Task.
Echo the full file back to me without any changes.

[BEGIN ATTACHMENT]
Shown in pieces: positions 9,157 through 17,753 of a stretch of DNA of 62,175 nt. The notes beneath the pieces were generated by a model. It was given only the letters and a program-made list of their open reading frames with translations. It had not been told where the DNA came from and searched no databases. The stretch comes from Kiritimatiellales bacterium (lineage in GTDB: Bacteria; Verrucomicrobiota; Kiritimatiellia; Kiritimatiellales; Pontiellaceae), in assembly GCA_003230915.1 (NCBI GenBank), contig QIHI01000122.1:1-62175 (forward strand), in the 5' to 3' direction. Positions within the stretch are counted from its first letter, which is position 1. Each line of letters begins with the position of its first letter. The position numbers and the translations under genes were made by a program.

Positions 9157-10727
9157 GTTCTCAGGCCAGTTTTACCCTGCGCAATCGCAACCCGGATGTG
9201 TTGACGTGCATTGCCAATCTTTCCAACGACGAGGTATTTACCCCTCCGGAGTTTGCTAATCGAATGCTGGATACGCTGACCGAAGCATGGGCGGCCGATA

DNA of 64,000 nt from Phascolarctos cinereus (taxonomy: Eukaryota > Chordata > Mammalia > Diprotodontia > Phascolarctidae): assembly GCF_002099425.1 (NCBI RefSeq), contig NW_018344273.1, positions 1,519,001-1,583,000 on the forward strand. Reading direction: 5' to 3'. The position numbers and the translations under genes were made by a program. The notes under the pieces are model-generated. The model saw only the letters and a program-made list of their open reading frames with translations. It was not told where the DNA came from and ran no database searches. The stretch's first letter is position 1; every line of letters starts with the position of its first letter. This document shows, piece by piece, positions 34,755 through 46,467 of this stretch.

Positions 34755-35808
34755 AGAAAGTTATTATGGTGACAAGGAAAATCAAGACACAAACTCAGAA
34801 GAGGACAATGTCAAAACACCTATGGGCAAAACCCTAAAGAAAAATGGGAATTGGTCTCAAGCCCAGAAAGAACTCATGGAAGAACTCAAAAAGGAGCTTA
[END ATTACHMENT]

Shown in pieces: positions 9,157 through 17,753 of a stretch of DNA of 62,175 nt. The notes beneath the pieces were generated by a model. It was given only the letters and a program-made list of their open reading frames with translations. It had not been told where the DNA came from and searched no databases. The stretch comes from Kiritimatiellales bacterium (lineage in GTDB: Bacteria; Verrucomicrobiota; Kiritimatiellia; Kiritimatiellales; Pontiellaceae), in assembly GCA_003230915.1 (NCBI GenBank), contig QIHI01000122.1:1-62175 (forward strand), in the 5' to 3' direction. Positions within the stretch are counted from its first letter, which is position 1. Each line of letters begins with the position of its first letter. The position numbers and the translations under genes were made by a program.

Positions 9157-10727
9157 GTTCTCAGGCCAGTTTTACCCTGCGCAATCGCAACCCGGATGTG
9201 TTGACGTGCATTGCCAATCTTTCCAACGACGAGGTATTTACCCCTCCGGAGTTTGCTAATCGAATGCTGGATACGCTGACCGAAGCATGGGCGGCCGATA

DNA of 64,000 nt from Phascolarctos cinereus (taxonomy: Eukaryota > Chordata > Mammalia > Diprotodontia > Phascolarctidae): assembly GCF_002099425.1 (NCBI RefSeq), contig NW_018344273.1, positions 1,519,001-1,583,000 on the forward strand. Reading direction: 5' to 3'. The position numbers and the translations under genes were made by a program. The notes under the pieces are model-generated. The model saw only the letters and a program-made list of their open reading frames with translations. It was not told where the DNA came from and ran no database searches. The stretch's first letter is position 1; every line of letters starts with the position of its first letter. This document shows, piece by piece, positions 34,755 through 46,467 of this stretch.

Positions 34755-35808
34755 AGAAAGTTATTATGGTGACAAGGAAAATCAAGACACAAACTCAGAA
34801 GAGGACAATGTCAAAACACCTATGGGCAAAACCCTAAAGAAAAATGGGAATTGGTCTCAAGCCCAGAAAGAACTCATGGAAGAACTCAAAAAGGAGCTTA